As I was beginning in my business career, I owned and operated an auto auction business in Albany, GA. I had worked a couple years in the auto auction business in Palatka, FL and now that I had ventured out on my own, I loved being my own boss. It was now was all up to me to run the business and its success depended on the decisions I made and the people I employed to assist me in the operations.
I worked hard, long hours. Frankly, that didn’t bother me at all. I was young, welcomed the challenges and relished being my own boss.
My auction house was for auto dealers only. At least, that what I advertised it to be. When a new “dealer” came to the auction to do business, we let THEM fill out a registration form and it was up to THEM to fill out their pertinent information, including their dealer’s license number. We just took THEIR word for it, that what they filled out was, indeed, truthful and correct. Remember, this was in the early 70’s - way before the Internet and the ability to verify information immediately. Dealers filled out the new dealer form and we welcomed them as trusted customers to our auction.
After a few years of running this business, I felt that I truly knew the business and that I had a gift for accessing situations and people as they entered my business. One auction day, an empty automobile transport truck that could haul six cars entered the auction yard. It was followed a brand new Cadillac driven by a very well dressed man carrying an alligator skin briefcase. I watched with great anticipation as he entered the office and filled out the new Dealer Registration form. Needless to say, I was elated when he soon told me that he had come to purchase six late model cars! Most of my dealers did not look like this and I was impressed by his presence and his obvious wealth.
True to his word, he indeed, did purchase six late model cars. He paid for his cars with bank drafts - a customary method of payment during that era. What that meant was; we kept the titles, put them into the draft (an envelope that had a copy of his company check printed on the front) and then we would take the drafts to our bank who would send them to the customer’s bank for them to pay upon customer’s approval and then the funds would then be deposited into my account.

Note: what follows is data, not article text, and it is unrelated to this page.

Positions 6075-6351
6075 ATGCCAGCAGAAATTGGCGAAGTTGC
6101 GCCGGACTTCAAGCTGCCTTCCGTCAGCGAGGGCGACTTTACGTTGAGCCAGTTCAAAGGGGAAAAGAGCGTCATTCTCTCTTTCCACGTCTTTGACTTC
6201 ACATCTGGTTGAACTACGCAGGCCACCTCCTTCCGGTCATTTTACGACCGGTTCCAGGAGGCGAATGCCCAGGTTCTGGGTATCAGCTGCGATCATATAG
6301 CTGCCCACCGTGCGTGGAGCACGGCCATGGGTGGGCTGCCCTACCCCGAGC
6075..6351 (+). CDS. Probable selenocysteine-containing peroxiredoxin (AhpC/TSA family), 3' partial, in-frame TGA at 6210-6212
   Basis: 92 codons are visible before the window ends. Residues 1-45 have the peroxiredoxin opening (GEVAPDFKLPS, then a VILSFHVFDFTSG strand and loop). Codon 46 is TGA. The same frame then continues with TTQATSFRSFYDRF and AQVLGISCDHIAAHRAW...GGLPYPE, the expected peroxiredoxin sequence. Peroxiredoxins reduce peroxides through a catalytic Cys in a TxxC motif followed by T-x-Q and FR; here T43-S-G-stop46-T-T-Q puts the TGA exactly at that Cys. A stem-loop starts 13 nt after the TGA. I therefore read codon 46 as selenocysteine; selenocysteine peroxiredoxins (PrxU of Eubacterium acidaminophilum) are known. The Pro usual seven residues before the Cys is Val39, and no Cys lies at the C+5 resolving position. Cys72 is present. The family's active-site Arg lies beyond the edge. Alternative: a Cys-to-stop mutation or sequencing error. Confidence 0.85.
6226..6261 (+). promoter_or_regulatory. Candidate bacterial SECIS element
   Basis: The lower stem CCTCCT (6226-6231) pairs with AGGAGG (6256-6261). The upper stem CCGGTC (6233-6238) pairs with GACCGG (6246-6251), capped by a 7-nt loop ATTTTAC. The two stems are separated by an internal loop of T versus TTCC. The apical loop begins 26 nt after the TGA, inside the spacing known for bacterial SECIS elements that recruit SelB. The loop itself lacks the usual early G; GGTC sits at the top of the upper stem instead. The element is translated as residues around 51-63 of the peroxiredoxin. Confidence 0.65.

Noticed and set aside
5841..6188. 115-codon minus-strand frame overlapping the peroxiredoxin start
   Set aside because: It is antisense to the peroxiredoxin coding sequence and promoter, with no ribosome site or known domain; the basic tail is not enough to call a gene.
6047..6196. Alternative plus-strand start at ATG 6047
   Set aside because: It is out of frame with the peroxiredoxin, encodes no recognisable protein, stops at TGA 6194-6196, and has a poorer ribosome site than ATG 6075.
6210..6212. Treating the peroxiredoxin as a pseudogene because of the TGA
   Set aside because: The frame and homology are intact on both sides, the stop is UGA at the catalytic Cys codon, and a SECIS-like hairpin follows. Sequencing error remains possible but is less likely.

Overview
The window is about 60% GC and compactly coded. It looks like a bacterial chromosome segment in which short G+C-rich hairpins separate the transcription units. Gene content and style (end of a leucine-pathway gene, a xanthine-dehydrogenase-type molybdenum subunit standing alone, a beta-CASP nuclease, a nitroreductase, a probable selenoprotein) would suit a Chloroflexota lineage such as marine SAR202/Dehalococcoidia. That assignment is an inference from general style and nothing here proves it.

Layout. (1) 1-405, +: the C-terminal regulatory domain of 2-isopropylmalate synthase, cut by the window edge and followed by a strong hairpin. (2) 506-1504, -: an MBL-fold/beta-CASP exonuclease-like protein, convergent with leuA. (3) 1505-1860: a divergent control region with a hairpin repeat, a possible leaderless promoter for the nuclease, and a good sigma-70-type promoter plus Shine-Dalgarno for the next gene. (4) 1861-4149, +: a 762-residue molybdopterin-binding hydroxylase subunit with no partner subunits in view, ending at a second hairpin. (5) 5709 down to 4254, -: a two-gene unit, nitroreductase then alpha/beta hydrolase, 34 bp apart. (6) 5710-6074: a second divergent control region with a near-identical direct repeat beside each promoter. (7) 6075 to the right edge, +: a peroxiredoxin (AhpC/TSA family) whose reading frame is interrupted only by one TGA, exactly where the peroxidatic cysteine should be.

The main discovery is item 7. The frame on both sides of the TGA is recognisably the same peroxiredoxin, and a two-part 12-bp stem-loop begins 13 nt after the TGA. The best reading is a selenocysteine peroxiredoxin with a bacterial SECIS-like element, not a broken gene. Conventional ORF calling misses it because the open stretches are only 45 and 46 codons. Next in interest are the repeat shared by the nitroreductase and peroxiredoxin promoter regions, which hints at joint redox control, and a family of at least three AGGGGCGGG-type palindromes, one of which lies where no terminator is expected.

I was elated that we had a new customer and one that purchased ‘late model’ cars, which meant more auction fees!
The only problem was; the new dealer never went to the bank he had given us drafts on to pay the drafts. About ten days later our bank informed us that the drafts had been returned unpaid. We retrieved them from our bank and placed a call to the new dealer at the number he had written on his registration. We found out that the number was a non-working number! We attempted to reach him by mail to no avail.
What we did find out was he had taken the cars to the state of Alabama, which at the time was a no-title state where car ownership was determined by license tag registration, and he registered the cars and bought a tag for each of them. We also learned that subsequently the cars were taken to Kansas City (hundreds of miles away) and sold them through an auto auction there, where he received payment from the auction company. He received immediate payment as he produced what was then legal ‘title’ (by virtue of an Alabama tag registration).
I never did see or hear from him again, nor did I ever get paid for the cars. Yet, what he had done by his ‘shenanigans’ was to cause me to re-evaluate if I wanted to remain in the auto auction business in Albany, GA or look at pursuing the real estate development and brokerage business back in FL, which, shortly thereafter, is exactly what I did.
And, it all worked well. At that moment, the real estate market was on the verge of exploding in Florida and everything unfolded in a very positive way. I benefited from a bad experience because I took a positive action.
I believe that in life, my successes have often been the result of a failure. Instead of letting failure defeat me, I learned from it, redirected my path and navigated around it. If I would have let this experience get the better of me, I could have become a suspicious and bitter auto auction owner. I would have been miserable and probably would have run that business into the ground. Making a positive course correction meant a better life for me and my family.
What ‘glittered’ and first appeared as ‘gold’ in and of itself wasn’t gold, but what emerged as a result of that experience, turned out golden!